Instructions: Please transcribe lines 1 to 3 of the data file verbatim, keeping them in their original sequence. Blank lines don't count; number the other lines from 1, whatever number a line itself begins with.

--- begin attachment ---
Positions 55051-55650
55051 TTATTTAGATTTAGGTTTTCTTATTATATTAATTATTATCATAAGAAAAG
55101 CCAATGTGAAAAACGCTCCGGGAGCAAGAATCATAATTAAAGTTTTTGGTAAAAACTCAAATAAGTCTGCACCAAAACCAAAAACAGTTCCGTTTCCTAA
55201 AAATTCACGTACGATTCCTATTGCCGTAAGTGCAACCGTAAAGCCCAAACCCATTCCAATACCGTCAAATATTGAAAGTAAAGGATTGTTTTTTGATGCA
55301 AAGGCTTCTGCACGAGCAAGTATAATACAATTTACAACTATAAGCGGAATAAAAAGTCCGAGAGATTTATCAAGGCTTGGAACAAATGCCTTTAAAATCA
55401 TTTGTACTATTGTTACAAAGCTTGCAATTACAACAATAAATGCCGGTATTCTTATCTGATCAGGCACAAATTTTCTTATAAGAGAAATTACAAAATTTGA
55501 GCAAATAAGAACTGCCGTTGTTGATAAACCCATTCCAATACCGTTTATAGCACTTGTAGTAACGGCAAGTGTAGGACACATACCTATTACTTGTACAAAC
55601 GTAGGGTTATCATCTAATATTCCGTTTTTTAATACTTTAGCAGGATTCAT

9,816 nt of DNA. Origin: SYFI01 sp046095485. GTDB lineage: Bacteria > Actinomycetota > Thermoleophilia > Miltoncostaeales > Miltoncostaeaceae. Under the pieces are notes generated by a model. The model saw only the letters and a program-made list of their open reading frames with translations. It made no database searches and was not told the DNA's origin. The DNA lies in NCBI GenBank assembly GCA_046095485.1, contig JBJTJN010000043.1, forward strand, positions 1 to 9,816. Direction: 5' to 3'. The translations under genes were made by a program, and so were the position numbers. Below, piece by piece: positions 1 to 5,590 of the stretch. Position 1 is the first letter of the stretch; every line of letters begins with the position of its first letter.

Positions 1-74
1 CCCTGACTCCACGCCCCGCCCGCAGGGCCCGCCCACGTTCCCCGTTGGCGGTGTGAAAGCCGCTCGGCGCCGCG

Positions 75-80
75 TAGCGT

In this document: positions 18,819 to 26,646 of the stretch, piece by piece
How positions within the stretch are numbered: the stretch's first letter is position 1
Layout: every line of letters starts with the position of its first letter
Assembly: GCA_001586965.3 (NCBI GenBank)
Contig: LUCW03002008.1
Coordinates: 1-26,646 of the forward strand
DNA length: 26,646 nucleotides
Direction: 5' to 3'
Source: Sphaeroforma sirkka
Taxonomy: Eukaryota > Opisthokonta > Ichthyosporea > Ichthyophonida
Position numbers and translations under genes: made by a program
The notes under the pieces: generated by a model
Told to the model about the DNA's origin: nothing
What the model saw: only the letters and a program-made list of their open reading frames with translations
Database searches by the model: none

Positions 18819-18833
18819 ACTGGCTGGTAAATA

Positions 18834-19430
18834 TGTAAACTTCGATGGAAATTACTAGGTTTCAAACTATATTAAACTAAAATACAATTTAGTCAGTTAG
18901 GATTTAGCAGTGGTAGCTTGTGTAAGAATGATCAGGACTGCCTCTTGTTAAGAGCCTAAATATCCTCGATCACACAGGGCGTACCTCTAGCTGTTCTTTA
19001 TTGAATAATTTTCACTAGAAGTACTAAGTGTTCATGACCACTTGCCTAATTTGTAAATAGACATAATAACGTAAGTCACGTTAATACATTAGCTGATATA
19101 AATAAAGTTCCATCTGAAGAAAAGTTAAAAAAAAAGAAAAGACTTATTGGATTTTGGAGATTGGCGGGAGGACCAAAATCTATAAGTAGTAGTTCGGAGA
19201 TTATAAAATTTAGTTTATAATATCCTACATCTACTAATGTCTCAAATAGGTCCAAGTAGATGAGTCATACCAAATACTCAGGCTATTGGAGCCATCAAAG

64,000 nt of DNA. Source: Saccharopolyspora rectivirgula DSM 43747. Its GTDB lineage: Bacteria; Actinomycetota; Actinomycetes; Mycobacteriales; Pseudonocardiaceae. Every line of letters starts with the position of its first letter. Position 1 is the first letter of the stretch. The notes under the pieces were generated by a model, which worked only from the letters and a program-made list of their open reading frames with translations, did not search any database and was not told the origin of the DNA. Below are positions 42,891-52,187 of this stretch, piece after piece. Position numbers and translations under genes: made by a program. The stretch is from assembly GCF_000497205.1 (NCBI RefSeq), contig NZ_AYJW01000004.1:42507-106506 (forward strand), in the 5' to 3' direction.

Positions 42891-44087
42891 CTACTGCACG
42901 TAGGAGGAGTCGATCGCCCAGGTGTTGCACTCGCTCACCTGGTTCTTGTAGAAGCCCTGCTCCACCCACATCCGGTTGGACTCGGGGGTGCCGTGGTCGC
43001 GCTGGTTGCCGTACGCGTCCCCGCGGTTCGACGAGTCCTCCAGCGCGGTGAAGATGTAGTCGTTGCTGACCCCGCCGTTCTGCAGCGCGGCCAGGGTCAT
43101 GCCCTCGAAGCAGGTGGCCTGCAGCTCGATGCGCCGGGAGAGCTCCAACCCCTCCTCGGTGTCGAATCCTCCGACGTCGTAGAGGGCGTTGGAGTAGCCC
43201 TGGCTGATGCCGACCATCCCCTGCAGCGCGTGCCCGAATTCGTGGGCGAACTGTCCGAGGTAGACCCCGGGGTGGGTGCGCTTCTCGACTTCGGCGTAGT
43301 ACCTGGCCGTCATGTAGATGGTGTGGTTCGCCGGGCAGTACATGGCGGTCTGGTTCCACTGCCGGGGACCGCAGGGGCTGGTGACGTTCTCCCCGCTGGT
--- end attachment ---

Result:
Positions 55051-55650
55051 TTATTTAGATTTAGGTTTTCTTATTATATTAATTATTATCATAAGAAAAG
55101 CCAATGTGAAAAACGCTCCGGGAGCAAGAATCATAATTAAAGTTTTTGGTAAAAACTCAAATAAGTCTGCACCAAAACCAAAAACAGTTCCGTTTCCTAA